By Genoa Barrow | OBSERVER Senior Staff Writer

That she’s the only Black woman currently in the state Senate is not lost on Lola Smallwood-Cuevas. She’s advocating for more representation and progressive policymaking. Louis Bryant III, OBSERVER
That she’s the only Black woman currently in the state Senate is not lost on Lola Smallwood-Cuevas. She’s advocating for more representation and progressive policymaking. Louis Bryant III, OBSERVER

When Sydney Kamlager-Dove vacated the California Senate to move up to the U.S. Congress, she sought out another Black woman to replace her. That woman, Lola Smallwood-Cuevas, is featured in the fifth installment of our “A Powerful Sisterhood” series that highlights the contributions of past and present Black women lawmakers in California. Smallwood-Cuevas (D-Los Angeles) represents the 28th Senate District, which includes the communities of Ladera Heights, Baldwin Hills, Crenshaw, Culver City, Leimert Park, South Los Angeles, West Adams, and View Park, where Sen. Smallwood-Cuevas lives.

“I’m so blessed that I’m coming in a long legacy of firsts,” Sen. Smallwood-Cuevas said of the Southern California Black female political juggernaut. “First Black female mayor of the city of Los Angeles, first Black female speaker of the Assembly, Karen Bass, who has all of these titles and then (L.A. County Supervisor) Holly Mitchell, one of the first Black women to chair the California State Budget Committee.”

Only a handful of Black women have served in the state Senate. Diane Watson (1978-1998) was the first, followed by Theresa Hughes (1992-2000), Barbara Lee (1996-1998), Holly Mitchell (2013-2020); and Kamlager-Dove (2021-2022).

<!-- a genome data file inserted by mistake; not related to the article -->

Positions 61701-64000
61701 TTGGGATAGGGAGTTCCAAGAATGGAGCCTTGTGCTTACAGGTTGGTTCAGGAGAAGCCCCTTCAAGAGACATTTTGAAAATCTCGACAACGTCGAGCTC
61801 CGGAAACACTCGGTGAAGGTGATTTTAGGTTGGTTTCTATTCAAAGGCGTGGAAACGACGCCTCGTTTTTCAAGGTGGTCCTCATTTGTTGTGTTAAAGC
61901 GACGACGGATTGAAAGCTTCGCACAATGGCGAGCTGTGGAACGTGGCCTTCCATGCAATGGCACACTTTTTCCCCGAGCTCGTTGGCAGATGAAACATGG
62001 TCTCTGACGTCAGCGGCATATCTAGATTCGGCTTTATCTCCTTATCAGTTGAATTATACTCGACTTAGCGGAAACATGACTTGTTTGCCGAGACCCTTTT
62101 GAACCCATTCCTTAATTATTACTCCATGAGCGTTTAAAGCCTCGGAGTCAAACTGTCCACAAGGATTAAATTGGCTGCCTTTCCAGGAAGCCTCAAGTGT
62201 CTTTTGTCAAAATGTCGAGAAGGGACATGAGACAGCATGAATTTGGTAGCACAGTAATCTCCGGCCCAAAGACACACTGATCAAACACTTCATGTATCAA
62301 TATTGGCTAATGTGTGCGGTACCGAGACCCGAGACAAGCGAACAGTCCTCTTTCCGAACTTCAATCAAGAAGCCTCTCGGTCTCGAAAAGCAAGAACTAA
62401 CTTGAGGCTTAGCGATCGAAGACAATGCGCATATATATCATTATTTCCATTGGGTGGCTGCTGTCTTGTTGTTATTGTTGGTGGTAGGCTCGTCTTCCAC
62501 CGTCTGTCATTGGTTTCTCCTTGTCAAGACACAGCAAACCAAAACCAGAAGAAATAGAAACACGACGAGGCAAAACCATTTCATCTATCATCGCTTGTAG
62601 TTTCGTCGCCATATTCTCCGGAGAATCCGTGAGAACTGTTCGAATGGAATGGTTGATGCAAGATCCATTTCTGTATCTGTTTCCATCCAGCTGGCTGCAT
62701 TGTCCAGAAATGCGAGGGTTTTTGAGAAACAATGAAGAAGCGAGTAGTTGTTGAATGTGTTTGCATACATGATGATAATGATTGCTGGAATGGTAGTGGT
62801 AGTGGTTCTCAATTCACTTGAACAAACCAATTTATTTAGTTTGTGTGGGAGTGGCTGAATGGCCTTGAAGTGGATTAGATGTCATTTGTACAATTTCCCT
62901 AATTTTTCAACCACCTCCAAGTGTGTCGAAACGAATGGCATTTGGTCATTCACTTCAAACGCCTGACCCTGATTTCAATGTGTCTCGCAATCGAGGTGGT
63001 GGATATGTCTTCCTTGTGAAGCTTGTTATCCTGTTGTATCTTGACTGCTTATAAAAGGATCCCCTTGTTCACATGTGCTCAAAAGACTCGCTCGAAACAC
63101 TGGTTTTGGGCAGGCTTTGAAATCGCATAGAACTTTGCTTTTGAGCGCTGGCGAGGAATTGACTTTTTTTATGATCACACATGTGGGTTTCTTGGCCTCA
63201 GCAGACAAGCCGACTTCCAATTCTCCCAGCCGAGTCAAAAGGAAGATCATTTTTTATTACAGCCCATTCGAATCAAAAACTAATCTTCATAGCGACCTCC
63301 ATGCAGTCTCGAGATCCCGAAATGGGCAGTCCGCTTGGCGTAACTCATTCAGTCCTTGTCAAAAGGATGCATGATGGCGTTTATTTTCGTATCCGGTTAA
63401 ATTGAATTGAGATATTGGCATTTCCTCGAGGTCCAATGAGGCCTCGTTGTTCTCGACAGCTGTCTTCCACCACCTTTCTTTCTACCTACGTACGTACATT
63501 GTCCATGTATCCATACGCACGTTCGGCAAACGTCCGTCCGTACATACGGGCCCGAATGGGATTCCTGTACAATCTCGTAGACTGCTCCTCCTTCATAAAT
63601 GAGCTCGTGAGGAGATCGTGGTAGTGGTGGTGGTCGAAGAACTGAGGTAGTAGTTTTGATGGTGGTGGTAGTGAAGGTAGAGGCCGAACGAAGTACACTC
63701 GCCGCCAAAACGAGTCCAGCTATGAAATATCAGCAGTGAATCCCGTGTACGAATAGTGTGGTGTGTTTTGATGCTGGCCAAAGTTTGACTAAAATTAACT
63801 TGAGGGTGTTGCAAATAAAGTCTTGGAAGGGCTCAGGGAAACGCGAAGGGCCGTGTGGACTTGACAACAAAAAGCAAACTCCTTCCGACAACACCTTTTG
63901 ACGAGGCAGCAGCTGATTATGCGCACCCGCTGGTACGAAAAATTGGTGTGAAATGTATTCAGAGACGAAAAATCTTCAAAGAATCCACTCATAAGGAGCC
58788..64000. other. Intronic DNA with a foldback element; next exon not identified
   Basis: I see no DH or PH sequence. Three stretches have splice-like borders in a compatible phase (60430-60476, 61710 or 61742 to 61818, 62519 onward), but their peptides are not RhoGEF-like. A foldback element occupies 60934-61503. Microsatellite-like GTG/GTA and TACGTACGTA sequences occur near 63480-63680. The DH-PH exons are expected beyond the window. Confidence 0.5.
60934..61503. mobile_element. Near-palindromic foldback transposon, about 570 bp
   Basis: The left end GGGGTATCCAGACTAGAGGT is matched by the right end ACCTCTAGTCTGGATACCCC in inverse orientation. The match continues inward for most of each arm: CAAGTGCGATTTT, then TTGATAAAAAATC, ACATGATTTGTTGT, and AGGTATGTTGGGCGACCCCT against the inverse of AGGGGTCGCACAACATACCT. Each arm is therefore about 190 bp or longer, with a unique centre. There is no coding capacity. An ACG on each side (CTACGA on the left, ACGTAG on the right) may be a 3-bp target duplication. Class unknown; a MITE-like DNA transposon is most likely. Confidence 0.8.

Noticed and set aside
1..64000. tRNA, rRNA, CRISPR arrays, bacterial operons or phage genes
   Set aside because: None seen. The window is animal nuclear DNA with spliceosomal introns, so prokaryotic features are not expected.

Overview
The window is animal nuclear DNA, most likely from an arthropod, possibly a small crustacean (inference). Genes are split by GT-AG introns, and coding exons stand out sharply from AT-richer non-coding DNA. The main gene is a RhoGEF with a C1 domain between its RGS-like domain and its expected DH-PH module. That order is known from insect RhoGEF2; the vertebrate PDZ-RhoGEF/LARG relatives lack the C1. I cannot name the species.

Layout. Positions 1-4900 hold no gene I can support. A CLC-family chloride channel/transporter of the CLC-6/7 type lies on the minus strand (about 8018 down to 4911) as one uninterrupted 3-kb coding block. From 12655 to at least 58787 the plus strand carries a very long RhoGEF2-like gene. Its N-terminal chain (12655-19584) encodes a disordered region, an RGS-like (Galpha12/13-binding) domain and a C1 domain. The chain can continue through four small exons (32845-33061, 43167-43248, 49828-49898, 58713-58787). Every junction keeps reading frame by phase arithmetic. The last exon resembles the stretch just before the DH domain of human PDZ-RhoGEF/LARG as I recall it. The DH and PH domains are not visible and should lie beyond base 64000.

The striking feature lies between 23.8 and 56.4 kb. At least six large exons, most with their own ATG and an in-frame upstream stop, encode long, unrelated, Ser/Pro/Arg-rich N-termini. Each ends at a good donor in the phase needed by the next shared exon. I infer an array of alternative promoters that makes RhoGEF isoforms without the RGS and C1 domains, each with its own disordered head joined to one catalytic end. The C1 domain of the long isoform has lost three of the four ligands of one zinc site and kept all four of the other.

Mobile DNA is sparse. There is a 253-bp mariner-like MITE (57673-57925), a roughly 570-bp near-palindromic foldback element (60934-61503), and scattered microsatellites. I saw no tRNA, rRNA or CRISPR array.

“This legacy of strong Black women, they know how to scout and recruit other strong Black women,” Sen. Smallwood-Cuevas said.

“Sydney Kamlager, I have so much respect for her because in the middle of making her own decisions, she was very clear: she wanted to find a progressive, strong Black woman to take her seat.”

Before her election victory last year, Smallwood-Cuevas spent more than two decades serving as a labor organizer, civil rights activist and community advocate. She dedicated her time to increasing access to quality jobs, reducing employment discrimination, and improving industries that employ Black workers through action and unionization.

She founded the Center for the Advancement for Racial Equity at Work and led the L.A. Black Worker Center at the UCLA Labor Center that became a national model and expanded to 15 others across the nation.

“I was the daughter of a single mom and [a] job made all the difference to us. When she went from a home care worker to [being a registered nurse], my life totally changed. So for me, the worker center holds that promise. If we can get folks into good quality careers, housing, food access, health care access, fighting against incarceration – all of that becomes so much more easier when we remove poverty from the conversation.”